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America notebook: How Donald Trump is destroying the Republican party

Can no one save the centre-right from this bombastic, populist, nationalist billionaire?

16 January 2016

9:00 AM

16 January 2016

9:00 AM

I am writing on the morning that President Obama is to deliver his last State of the Union address. You, reader, therefore know what he has said. I can only guess. ‘We have come so far… yet there remains so much to do.’ Did I get it right?

Yet ‘much to do’ only mildly describes the staggering array of crises that President Obama will bequeath his successor. Abroad: a crisis in the Chinese economy that is plunging into depression commodity exporters from Brazil to Brunei… a third war in Iraq, this time fought in undeclared association with Russia and Iran… a wave of refugees into Europe that threatens to smash apart the world’s largest economic union. At home: the typical American family is earning $4,000 a year less than in 2007 and unemployment is dropping partly because of a statistical illusion (the percentage of working-age men who are even looking for work has dropped to the lowest level ever recorded)… the wealth gap between black and white families has widened to an extreme not seen since the beginning of the civil rights era… even as a burst of drug and suicide mortality has reduced the life expectancy of non-college-educated whites — something that did not happen even during the Great Depression.

Under these grim circumstances, you’d think that the ‘out’ party — the Republican party — would be poised for victory. Instead, it is tearing itself apart. More than two thirds of Republicans tell pollsters they will never support Donald Trump. But like Greek city states warring as Philip of Macedon poised to pounce, the two thirds remains split between a fistful of conventionally credentialled politicians. A month before the Iowa caucuses and the New Hampshire primary, the Republican field remains dominated by a bombastic, populist, nationalist billionaire.

You can read my data-dense long-form explanation of how all this happened in the January issue of the Atlantic. But data isn’t everything. We feel events as well as think them. So: some feelings. For almost a decade now, I’ve been warning in every forum available to me that the US Republican party was turning its back on its middle-class voting base, that its policies were veering toward cultural reaction and economic exclusion. That kind of talk had some personal consequences, both for me and for those who now must carefully say, ‘Look, I’m no David Frum, but…’ before repeating some argument I made in 2010. I won’t recapitulate the whole story here: I put some of it in a 2012 novel, Patriots, and the rest I’ll save for the memoirs, if there are any.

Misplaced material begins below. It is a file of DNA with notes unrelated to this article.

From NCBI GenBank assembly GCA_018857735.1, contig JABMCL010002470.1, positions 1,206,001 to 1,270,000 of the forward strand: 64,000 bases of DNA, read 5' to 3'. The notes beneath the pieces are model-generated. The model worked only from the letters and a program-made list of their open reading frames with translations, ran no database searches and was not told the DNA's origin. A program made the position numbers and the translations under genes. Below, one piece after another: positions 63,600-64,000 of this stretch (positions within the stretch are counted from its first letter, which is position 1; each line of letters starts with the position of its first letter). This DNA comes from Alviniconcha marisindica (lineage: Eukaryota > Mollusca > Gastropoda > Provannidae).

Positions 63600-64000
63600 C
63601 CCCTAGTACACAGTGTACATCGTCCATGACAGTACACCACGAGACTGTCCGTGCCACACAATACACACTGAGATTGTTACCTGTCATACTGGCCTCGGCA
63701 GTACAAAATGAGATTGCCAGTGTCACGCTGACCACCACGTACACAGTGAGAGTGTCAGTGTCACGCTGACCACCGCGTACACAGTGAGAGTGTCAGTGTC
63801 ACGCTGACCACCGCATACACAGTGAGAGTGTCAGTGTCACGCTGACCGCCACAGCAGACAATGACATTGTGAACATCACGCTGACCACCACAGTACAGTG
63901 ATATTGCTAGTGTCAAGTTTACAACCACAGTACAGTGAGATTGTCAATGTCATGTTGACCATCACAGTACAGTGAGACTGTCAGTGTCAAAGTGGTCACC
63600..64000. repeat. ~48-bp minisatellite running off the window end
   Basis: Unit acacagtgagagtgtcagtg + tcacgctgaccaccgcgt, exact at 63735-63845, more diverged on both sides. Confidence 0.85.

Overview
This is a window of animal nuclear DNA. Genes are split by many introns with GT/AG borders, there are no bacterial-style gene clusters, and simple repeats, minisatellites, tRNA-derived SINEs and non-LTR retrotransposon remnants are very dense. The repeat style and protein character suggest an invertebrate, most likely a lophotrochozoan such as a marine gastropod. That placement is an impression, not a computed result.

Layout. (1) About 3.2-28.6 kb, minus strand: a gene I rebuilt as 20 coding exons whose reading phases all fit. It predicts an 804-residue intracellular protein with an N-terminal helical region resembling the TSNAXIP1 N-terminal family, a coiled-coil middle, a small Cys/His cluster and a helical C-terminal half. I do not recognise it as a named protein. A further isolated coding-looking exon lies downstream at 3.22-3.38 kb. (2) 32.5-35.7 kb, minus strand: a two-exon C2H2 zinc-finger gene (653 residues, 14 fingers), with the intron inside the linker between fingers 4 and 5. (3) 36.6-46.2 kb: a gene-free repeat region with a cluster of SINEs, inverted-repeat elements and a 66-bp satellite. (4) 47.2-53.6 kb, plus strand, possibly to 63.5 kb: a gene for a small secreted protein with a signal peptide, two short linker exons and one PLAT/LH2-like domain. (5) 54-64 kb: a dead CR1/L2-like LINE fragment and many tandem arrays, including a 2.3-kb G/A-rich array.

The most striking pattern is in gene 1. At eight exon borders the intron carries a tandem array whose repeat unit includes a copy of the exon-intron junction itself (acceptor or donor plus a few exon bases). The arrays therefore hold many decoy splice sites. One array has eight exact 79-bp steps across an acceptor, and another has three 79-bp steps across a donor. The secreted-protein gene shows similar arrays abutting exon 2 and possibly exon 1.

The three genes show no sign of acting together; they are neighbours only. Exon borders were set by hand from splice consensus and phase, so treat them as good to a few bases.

The events of 2015 have horribly confirmed all those warnings, as Donald Trump chomps down one respectable Republican candidate after another, like a political version of Goya’s ‘Saturn Devouring his Sons’. Scott Walker? Gulp. Chris Christie? Belch. Jeb Bush? Only the little feet still protrude, angrily waving from inside the gullet. And Marco Rubio? ‘I’ll eat thee last of all thy friends.’

I’m not here to say ‘I told you so.’ The situation is too serious for that — and after all, I’ve been wrong often enough myself. Who hasn’t? The point of all this political analysis shouldn’t be to score points in some self-congratulations sweepstakes. It’s to help save the American centre-right from its own demons.

The day after the State of the Union, I’ll take the train to New York to debate opposite David Miliband at the IQ Squared Series. The motion: ‘The United States should accept 100,000 Syrian refugees.’ When the debate was planned, sceptics of the mass resettlement of Middle-Easterners in the West were taunted by President Obama as ‘scared of widows and orphans’. A few weeks later, the government of Germany has been rocked by mass co-ordinated sex assaults by migrants and refugees on German women in Cologne and other cities.

The first response of the authorities was, of course, to suppress accurate information about what had happened. It was like Rotherham, only in full view of thousands of people in the centre of one of Europe’s greatest cities.

Only this time… the suppression didn’t work. The truth, or some of it, came into the light at last. Past evasions have served nobody — except of course the Trumps and the Front National and all the other extremist groups that have flourished because more responsible leaders have ignored or denied urgent voter concerns.

Will those responsible leaders now at last step up? Their weakness puts at risk not merely their own ambitions, but the whole political system.

My wife and I have recently embarked on a house renovation, confirming the perverse rule that middle-aged people make their dwellings larger as their children move out. Visitors gaze at the construction zone and wonder: ‘When will this mess ever be finished?’ When work began last summer, I answered with a joke: ‘Just in time for the Trump inaugural.’ The quip was not that funny then, and it gets less funny with every passing week.

David Frum was born in Toronto and is senior editor at the Atlantic, chairman of the board of trustees of Policy Exchange and a former speechwriter for President George W. Bush.

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